Experiment Cisco Spark Webhooks

Complete all three Spark API Learning Labs and we’ll update your DevNet profile with a Spark Early Adopter Badge, worth 250 points.


Completion Time: 15 minutes

  • Understand how webhooks work
  • Create a Spark webhook
  • View a webhook in action


  • Cisco Spark account
  • This lab includes steps in the above How to Setup Your Computer section to setup your development environment.

Introduction: What are Webhooks?

Webhooks are a developer's way of receiving notification from the Spark platform that an event has occurred. This is a great way for your application to receive real-time data from Spark. You can think of webhooks as "reverse APIs" where the Spark Cloud platform posts data to your application. For example, you can register your application to receive a notification every time a new message is posted in a Spark Room.

Webhooks diagram

*: Webhooks require a publicly reachable URL of your application.

As your local code is not accessible from the internet in development phase, we see several options to make your code visible from the Cisco Spark Cloud platform, so that you can receive notifications from your wekbhook, and do interactive debugging:

  1. Create a tunnel from your local machine to the internet. The “tunneling” tool will act as a reverse proxy to your application exposed on http://localhost:port. 3rd party tools include localtunnel and ngrok.
  2. Leverage a Web IDE which will run and expose your code on a public URL. 3rd party tools include Cloud9, EclipseChe.

In this lab, we will create a Webhook with Cisco Spark's interactive documentation, then inspect the data posted to a "Requestb.in" public URL.

Step 1. Pick a Room identifier

We assume you are already a member of a Spark room and you want
In this learning lab we want our application to receive every new message posted in the 'Network Administrators' room. However, most of us are subscribed to multiple rooms, so we will use the filter parameter in our webhooks request to receive messages only from the Network Administrators Spark room. We first need to get the ID of the room we are interested in.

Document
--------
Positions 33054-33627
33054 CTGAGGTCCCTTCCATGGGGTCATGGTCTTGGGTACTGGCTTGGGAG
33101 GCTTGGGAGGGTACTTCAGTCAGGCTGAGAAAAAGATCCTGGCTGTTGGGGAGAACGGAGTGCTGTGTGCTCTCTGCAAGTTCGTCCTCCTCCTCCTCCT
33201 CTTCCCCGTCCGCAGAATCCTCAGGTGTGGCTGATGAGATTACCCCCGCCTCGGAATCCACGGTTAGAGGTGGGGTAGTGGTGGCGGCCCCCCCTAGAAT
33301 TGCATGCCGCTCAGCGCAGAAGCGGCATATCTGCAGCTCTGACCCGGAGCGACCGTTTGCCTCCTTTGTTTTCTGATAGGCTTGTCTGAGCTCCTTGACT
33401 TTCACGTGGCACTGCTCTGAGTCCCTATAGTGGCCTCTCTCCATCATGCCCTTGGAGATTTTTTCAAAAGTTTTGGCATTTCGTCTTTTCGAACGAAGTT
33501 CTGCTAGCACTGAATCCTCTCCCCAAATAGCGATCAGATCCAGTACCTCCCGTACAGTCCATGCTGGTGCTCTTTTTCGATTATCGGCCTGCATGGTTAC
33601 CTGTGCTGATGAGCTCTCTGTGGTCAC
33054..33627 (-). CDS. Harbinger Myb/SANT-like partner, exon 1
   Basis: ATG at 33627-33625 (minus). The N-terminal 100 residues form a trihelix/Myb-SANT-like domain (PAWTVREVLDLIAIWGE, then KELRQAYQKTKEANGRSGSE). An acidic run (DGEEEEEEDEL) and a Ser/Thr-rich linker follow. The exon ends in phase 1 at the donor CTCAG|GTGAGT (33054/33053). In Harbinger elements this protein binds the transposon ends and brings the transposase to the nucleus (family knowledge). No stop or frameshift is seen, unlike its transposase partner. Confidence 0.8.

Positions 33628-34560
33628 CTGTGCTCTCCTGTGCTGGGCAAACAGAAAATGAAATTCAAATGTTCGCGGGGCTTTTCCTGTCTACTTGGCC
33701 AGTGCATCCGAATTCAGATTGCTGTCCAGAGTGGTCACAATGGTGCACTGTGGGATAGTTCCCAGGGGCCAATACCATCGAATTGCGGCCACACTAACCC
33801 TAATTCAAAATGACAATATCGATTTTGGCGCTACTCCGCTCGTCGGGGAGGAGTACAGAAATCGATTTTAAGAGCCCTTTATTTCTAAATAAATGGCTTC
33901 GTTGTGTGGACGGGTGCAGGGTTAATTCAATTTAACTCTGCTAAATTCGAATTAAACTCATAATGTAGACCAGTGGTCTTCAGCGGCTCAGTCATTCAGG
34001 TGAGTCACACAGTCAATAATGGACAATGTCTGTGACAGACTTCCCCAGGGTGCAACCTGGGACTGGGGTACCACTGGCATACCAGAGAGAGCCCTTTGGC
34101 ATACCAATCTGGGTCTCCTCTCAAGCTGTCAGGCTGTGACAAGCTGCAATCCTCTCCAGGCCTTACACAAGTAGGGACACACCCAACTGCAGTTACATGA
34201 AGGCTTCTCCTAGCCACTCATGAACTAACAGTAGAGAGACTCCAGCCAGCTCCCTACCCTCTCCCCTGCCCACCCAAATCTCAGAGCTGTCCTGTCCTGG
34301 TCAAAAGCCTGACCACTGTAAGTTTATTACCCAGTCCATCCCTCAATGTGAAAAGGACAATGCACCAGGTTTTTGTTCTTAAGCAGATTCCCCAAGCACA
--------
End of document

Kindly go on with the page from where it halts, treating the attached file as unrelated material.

To get started, let's create a simple HTTP request to the Spark web service to get the names and IDs of all of the rooms using the Rooms resource

You will need to use your access token in the request which you can get by logging into developer.ciscospark.com, clicking your profile picture, clicking copy.


There are many HTTP clients that can help you quickly test web services. We are going to use Postman to retrieve a list of rooms.

Postman Request

  1. Complete the fields with the following details:

    • Method
      • Select GET in the Method drop down
    • URL
    • Headers
      • Header: Authorization Value: Bearer {access token}
        • Include the word Bearer and one space before the Spark access token
  2. Click Send.

    • Postman will send the request to the Spark server, and then display the response.
    • You can see the Response Code is 200 OK.
    • You can see the JSON that contains the list of rooms and their room IDs.

Postman Response

As you can see the ID of the Network Administrators room in this example is Y2lzY29zcGFyazovL3VzL1JPT00vN2FjN2UxNzAtODRjZC0xMWU1LTg0ZWUtNjkyN2IwNWIzMTVi. We will use this ID in our next step to create a webhook that is subscribed to this room.